Namibian teenage athletic duo of Christine Mboma and Beatrice Masilingi took the athletic world by storm when they ran the year’s fastest times in the 400m race. However, the IAAF and World Athletics expunged the race records because they had higher levels of testosterone.
Testosterone is a determinant of red blood counts, and a high concentration of this gland results in higher red blood cells and increased oxygen flow to the muscles – giving them more energy to run with. Ironically, neither of the girls was tested before this announcement. Eventually, the ban was reduced to the 400m race and a mile races, making her only able to run the 100m and 200m races.
That exclusion seems to have become a blessing in disguise as all she has done is excel. A month after the ban was pronounced, Mboma qualified for the 200M Olympic final and finished second. Winning the silver medal was an incredible achievement for the 18-year-old who says she is undeterred and willing to fight the ban. Mboma lost to Thompson-Herah, who emerged champion in both the 100M and 200M events.
Read on as sports analyst Kate Richardson of Mightytips.com answers some questions surrounding the track intricacies of Christine Mboma’s rise to the top.
1. Why Was She Banned?
When news of the ban got to Mboma, she was getting off a plane alongside her coach. Basilingi, on the other hand, read the news on social media. The duo caught the eyes of World Athletics’ eyes as they had run four of the five fastest times in the women’s 400M. The Athletic governing body ran tests, and it showed that both women had differences in sexual development. This naturally occurring condition causes their bodies to produce more testosterone than the average female.
World Athletic regulations require women participating in international 400M to mile race events to return lower testosterone levels than their male counterparts. Women who test positive for increased testosterone levels are required to take testosterone reducing medication. Mboma had clocked 48.54 sec in the 400 meters race, the fastest time in the world this year and seventh overall in women’s 400m races.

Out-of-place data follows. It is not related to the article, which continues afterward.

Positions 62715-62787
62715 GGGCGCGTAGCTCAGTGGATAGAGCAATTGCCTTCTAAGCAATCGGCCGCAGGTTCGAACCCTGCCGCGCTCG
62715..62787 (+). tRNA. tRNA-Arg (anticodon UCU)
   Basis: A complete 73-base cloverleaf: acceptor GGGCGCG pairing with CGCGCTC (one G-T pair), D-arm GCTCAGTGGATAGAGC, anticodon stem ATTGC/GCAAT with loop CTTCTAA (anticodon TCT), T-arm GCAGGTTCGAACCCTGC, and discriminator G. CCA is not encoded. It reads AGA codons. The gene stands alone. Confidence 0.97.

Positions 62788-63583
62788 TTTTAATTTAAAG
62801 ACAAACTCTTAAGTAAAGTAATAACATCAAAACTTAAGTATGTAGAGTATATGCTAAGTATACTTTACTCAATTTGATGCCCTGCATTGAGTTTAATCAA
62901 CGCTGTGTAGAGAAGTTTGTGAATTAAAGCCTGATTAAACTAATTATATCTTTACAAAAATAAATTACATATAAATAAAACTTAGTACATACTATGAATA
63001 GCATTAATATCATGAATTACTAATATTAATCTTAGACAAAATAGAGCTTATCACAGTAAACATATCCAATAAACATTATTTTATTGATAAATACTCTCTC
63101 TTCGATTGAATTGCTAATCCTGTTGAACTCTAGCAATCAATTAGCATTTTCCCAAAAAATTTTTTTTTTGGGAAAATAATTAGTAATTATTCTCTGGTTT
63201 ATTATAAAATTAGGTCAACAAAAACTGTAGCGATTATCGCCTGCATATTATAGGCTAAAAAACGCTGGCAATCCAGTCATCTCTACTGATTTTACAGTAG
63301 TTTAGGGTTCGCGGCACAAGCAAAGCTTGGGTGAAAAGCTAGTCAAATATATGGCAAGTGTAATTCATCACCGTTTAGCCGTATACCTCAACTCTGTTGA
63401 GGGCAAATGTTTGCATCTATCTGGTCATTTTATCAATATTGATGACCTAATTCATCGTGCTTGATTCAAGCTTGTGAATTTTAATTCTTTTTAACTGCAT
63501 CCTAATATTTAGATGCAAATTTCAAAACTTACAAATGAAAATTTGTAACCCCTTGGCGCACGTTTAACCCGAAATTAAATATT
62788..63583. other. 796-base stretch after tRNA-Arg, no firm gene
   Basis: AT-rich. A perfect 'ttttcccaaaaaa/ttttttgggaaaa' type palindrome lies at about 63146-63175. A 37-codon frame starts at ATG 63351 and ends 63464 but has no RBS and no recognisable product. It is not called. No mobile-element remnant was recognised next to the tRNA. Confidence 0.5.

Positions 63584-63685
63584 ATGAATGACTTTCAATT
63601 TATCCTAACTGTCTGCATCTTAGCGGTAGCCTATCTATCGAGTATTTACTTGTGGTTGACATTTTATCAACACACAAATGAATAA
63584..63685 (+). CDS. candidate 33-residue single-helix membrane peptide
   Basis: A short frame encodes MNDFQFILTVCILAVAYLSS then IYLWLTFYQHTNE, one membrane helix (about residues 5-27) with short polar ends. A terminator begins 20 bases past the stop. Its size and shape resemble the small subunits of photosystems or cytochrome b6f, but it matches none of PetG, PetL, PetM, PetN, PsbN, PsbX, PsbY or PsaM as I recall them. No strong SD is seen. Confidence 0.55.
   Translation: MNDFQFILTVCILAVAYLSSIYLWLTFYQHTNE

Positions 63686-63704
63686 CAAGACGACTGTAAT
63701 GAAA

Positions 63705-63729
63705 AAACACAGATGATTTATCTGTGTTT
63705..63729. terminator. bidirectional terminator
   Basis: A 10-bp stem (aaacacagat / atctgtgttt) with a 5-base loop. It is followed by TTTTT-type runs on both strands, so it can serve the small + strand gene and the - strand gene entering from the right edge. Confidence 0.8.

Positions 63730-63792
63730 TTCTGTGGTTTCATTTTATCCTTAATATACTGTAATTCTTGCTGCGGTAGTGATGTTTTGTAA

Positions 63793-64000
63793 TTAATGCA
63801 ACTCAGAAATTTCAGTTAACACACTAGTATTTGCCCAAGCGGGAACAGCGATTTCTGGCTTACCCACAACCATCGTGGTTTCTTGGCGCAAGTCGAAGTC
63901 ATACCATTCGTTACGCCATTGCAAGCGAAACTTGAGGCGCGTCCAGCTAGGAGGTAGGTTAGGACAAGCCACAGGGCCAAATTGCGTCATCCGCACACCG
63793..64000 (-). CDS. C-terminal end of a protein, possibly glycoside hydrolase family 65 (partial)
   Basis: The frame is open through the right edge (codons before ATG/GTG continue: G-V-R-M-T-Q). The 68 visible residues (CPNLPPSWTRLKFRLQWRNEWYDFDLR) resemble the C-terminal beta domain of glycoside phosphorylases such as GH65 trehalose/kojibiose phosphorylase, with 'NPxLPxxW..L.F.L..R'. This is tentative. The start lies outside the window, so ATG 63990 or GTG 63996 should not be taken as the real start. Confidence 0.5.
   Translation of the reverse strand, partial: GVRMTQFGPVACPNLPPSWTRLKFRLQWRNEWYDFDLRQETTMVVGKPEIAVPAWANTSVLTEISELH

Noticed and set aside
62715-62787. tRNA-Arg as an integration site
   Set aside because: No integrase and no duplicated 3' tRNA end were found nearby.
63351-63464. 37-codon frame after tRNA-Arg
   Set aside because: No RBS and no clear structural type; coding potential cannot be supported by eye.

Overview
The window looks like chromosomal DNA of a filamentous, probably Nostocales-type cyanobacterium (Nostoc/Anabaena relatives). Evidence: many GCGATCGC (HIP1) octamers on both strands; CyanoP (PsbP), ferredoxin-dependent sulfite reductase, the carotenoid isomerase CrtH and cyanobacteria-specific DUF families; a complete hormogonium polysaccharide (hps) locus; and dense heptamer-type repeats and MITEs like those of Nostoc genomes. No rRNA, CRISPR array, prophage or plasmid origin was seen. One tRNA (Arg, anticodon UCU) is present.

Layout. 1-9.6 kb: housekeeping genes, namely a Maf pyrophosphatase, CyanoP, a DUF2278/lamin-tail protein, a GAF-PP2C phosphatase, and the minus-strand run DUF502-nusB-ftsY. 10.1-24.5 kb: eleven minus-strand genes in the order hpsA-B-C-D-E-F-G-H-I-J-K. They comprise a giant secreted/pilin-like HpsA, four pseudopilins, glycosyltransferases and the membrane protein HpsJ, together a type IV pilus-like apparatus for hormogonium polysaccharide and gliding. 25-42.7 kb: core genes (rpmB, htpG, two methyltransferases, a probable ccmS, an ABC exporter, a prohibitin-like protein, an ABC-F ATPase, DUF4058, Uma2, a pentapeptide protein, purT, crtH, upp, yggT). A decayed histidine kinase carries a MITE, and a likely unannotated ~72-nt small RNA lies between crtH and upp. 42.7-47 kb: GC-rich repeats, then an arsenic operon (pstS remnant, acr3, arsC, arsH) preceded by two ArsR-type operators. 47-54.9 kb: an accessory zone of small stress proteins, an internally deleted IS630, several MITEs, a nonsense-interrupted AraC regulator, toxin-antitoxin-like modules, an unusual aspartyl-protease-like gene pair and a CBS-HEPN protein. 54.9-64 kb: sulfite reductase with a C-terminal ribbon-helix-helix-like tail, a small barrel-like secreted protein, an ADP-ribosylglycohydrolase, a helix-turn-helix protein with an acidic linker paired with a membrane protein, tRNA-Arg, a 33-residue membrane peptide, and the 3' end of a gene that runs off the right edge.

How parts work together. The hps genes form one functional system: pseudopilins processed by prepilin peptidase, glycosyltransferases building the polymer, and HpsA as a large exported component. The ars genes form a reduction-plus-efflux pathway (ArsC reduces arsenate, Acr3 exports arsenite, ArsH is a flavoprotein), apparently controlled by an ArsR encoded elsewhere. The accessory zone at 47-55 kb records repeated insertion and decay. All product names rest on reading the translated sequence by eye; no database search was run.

2. Can She Still Compete?
These regulations only apply to international races of 400 meters and above, leaving the athletes free to compete locally. Athletes also have the option of competing in the 200m event, which is free from testosterone regulation. It is the latter option which Christine Mboma and her teammate have chosen.
3. How Has She Fared In The 200m?
For a woman who majorly competed in the 400m and 800m events, being restricted to the 200m events can be stressful and frustrating. However, the 18-year-old Namibian is the fastest woman in her nation and recently posted the fastest time in the 200m event for a woman below 20 years of age.
Mboma won the Olympic Silver medal last month at Tokyo 2021, with a personal best of 21.81 seconds, the current world record for under 20 women. Mboma’s debut at the Diamond League saw her win the race at 21.84 seconds, beating current world champion Dina Asher-Smith, Shericka Jackson and Sha’Carri Richardson in a similar yet stellar fashion to the finish line. Her teammate Basilingi was some way off in fourth place.
4. Mboma’s Reaction
While Basilingi has been quite vocal in her criticism of the ban, Mboma has been much more conservative, refusing to state her true feelings on the subject. After winning the 200 metre Diamond League race in Brussels, she sidestepped reporters’ questions, saying, “I just keep my head down and concentrate on the 200 meters. Now, I got a medal. Happy.”
She also called the race the best of her life and mentioned the willingness to take on the 100m challenge. Eventually, a reporter got her to state whether or not she believed she could have won a gold medal in the Olympic 400 metre race – to which she said yes.
5. How the World Has Reacted
Mboma’s situation is reminiscent of South African sprinter Caster Semenya, who equally tested positive for elevated testosterone levels. While many question the discriminatory and unnerving requirement of hormone-altering medications, others like World Athletics deem the rules “fair, necessary and proportionate” for women of similar muscle mass, oxygen carriage and strength to compete against one another.
Doctors and women rights activists are divided on the issue, citing the difference in sexual classification of Semenya and Mboma. The World Medical Association, for instance, says the rule is based on insufficient evidence of a physical advantage in women with naturally occurring elevated testosterone levels. The hormone-altering and side effects of the drugs have also drawn criticism from athletes and fans worldwide.
While many have questioned the effectiveness of the ban given Mboma’s medal-winning performances, World Athletics spokesperson Jackie Broyle-Doyle mentions that the advantages of elevated testosterone levels are felt in longer distance races. She also stated that the rules are based on ten years of evidence, with the World Athletics willing to make necessary changes “if we see significant advances in anything that looks as if the playing field is no longer fair.”
The off-track drama has not hindered the athlete’s performance or the influx of sponsorship deals. Mboma now has a sponsorship agreement with Nike, which sees them supply her training kit, travels, and jerseys. Mboma’s teammate, Basilingi, is also signed to Adidas, which will make them more appealing to punters big on bet with highest odds.
As the world awaits what is yet to come of Mboma’s running abilities, the teenager has expressed a desire to one day compete in the 100 metres. The young teenage girl from Namibia is unrelenting in showing the world her talent and is riding the wave to success.